/javascript" src="../static/js/analytics.js"> CalTrade Report - California Gets the Short End of the Stick California, trade statistics, US Census, CalTrade Report - California Gets the Short End of the Stick - Faulty trade figures make Texas US'../">CalTrade Report Asia Quake Victims 02/23/04 - The recent US Census trade statistics are flawed because they?re compiled using a method that ''effectively attributes exported merchandise not to where they were manufactured or grown but to where they began the last leg of their journey abroad,'' says Sacramento-based trade consultant Jock O?Connell. - 02/23/04 - The recent US Census trade statistics are flawed because they?re compiled using a method that ''effectively attributes exported merchandise not to where they were manufactured or grown but to where they began the last leg of their journey abroad,'' says Sacramento-based trade consultant Jock O?Connell. - California Gets the Short End of the Stick California, trade statistics, US Census, CalTrade Report - California Gets the Short End of the Stick

 

Tuesday, June 13, 2006

 

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California Gets the Short End of the Stick

Faulty trade figures make Texas US' Number One Export State

SACRAMENTO - 02/23/04 - Texas is the country's Number One export state, supplanting California for the first time ever, according to the comprehensive 2003 trade statistics issued recently by the US Census Bureau's Foreign Trade Division.

But, says one Sacramento-based international trade consultant, the statistics are flawed.

"The so-called state of origin statistics don't necessarily indicate where the goods were produced," says Jock O'Connell, a long-time trade analyst, writer, and?business columnist for the Sacramento Bee.
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For example, O'Connell told the CalTrade Report, "Texas is reportedly the nation's foremost exporting state, with $98.8 billion in merchandise exports last year in comparison to California's $93.5 billion."

But, he said, "Texas standing is an unfortunate artifact of the way export statistics are collected. It is a method that effectively attributes exported merchandise not to where they were manufactured or grown but to where they began the last leg of their journey abroad."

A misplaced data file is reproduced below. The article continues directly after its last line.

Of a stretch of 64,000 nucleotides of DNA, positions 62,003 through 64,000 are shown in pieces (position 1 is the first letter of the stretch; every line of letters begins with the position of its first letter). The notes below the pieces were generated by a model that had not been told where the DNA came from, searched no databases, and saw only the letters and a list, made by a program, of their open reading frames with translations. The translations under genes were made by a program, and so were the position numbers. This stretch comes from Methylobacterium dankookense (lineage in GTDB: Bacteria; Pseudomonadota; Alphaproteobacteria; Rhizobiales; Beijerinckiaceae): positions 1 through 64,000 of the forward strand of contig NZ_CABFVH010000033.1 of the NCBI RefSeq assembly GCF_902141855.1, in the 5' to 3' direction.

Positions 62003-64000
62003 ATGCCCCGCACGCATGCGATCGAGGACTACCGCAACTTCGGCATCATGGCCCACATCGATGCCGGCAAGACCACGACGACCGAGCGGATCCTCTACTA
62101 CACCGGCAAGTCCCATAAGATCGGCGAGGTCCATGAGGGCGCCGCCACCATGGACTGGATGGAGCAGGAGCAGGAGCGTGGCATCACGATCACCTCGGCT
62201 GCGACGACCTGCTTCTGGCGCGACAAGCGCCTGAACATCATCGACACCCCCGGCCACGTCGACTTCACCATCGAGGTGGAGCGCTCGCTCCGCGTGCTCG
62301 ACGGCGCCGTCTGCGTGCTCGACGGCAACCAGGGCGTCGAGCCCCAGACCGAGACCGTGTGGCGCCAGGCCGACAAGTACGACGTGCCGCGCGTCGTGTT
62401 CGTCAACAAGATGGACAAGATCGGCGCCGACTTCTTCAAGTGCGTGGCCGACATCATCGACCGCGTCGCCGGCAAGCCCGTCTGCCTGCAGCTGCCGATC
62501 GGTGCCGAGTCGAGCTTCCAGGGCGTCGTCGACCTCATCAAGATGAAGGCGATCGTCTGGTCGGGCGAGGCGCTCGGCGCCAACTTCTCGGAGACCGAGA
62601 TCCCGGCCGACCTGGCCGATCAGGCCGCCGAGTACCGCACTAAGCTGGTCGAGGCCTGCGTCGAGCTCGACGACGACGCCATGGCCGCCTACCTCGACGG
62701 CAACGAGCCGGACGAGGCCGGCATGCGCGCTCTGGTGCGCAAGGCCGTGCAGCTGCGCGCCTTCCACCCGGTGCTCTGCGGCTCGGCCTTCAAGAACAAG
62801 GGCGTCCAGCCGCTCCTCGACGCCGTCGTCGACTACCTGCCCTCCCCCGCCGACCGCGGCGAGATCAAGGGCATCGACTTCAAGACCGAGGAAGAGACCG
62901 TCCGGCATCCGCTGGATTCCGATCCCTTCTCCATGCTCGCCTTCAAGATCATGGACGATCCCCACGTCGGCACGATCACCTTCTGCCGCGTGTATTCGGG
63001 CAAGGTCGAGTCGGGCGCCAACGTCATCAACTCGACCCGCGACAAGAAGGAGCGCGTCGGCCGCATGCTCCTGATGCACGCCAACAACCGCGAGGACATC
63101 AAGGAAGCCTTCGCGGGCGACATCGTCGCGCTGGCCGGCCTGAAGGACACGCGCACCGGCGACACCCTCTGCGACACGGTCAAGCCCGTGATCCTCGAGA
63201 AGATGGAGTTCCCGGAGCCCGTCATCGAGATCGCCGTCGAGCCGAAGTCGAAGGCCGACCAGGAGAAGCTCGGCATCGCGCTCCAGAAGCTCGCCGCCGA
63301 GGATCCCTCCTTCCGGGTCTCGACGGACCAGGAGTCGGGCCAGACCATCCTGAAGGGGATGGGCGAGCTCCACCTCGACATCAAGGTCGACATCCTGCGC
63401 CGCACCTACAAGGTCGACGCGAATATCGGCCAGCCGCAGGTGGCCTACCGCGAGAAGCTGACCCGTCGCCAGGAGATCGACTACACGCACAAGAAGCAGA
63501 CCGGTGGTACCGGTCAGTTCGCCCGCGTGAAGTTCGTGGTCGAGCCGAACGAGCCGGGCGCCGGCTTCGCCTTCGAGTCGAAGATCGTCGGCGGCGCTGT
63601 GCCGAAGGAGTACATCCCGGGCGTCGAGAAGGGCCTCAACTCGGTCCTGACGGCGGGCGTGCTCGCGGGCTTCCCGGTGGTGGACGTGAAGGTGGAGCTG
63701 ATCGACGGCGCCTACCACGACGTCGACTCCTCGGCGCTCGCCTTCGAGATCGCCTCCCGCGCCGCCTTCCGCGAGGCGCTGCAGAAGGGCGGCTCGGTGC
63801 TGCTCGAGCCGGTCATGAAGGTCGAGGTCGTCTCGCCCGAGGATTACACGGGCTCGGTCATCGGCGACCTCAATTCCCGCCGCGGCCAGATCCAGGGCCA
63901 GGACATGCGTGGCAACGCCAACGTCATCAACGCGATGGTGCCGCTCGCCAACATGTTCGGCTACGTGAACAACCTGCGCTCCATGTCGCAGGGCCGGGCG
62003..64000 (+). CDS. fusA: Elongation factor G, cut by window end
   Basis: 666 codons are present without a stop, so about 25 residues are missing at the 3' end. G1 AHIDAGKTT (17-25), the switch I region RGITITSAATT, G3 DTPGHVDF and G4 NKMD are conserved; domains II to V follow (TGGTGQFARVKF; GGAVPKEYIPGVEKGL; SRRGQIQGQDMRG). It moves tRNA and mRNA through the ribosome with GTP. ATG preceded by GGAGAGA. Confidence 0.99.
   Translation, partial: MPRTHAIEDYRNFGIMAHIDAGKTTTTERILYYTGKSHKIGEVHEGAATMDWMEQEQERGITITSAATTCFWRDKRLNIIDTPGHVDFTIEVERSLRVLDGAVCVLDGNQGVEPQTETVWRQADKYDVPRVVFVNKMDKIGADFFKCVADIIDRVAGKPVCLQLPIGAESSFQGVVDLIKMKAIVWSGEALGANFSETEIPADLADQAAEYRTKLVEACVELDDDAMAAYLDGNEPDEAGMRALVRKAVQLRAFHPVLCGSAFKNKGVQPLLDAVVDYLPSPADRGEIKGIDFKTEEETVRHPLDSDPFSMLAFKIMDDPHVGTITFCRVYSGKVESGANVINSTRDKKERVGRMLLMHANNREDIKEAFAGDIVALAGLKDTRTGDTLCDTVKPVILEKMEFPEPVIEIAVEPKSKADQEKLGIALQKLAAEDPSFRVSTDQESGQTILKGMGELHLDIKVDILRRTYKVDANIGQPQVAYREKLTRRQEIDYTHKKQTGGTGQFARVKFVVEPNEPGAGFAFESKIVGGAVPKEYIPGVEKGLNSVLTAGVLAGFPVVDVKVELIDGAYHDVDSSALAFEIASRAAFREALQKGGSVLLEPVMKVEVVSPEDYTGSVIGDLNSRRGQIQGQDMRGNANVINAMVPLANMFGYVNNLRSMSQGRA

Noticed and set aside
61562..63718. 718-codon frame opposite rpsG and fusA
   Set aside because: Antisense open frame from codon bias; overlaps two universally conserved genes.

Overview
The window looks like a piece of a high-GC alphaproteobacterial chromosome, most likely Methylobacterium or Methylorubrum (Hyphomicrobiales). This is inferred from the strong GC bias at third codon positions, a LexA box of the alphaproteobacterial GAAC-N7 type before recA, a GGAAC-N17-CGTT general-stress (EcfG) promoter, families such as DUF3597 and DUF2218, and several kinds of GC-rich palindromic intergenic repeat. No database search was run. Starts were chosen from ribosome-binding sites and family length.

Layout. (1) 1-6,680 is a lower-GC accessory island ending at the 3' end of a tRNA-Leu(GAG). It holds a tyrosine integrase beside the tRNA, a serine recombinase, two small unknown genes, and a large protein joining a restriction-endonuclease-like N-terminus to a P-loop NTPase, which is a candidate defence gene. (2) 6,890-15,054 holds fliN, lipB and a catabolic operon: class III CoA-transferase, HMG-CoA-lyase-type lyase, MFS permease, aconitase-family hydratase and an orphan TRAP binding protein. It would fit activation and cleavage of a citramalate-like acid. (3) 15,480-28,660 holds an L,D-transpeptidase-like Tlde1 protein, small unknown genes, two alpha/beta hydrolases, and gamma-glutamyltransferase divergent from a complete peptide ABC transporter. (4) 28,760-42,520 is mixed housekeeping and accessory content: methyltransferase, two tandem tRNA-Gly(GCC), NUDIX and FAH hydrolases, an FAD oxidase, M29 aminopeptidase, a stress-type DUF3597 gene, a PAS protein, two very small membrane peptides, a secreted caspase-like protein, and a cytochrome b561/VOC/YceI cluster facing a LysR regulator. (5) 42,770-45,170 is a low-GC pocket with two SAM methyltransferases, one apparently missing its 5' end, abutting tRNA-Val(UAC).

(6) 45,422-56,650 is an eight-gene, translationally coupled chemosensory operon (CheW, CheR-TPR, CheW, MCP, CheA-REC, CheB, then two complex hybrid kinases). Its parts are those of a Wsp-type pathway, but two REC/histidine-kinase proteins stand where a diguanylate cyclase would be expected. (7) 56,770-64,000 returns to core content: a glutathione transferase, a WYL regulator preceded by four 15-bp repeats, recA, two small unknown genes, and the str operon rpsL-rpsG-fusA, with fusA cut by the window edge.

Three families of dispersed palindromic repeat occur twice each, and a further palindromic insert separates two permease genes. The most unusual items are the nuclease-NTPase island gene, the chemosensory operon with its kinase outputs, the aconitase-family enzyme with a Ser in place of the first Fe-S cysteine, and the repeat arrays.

The Texas figures are inflated by the fact that most US trade with Mexico, which has grown substantially in the decade since NAFTA, is routed through Texas, O'Connell said.

"For a variety of reasons, including a chronic lack of secure warehousing space south of the border, goods en route to either the indigenous Mexican market or (more likely) to the foreign-owned maquiladora sector, are held temporarily in warehouses or distribution centers just north of the border."
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Then, once ready for shipment, these goods are often misidentified as exports of the State of Texas, he said.
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Texas, which otherwise accounts for 7.5% of America's economic output, is reportedly the source of more than 40% of all US exports to Mexico. That is more than two and one-half times California's share.

"But," O'Connell said, "California's economy is substantially larger than Texas's. Measured by gross state product, California stood at $1.36 trillion in 2001, while Texas's GSP was $764 billion GSP," adding that 2001 is the last year for which gross state product figures are available.
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"What is more remarkable is that Texas's total worldwide merchandise exports in 2001 [$94.995 billion] was only slightly larger than its entire output of manufactured goods [$93.754 billion] that year," he said.

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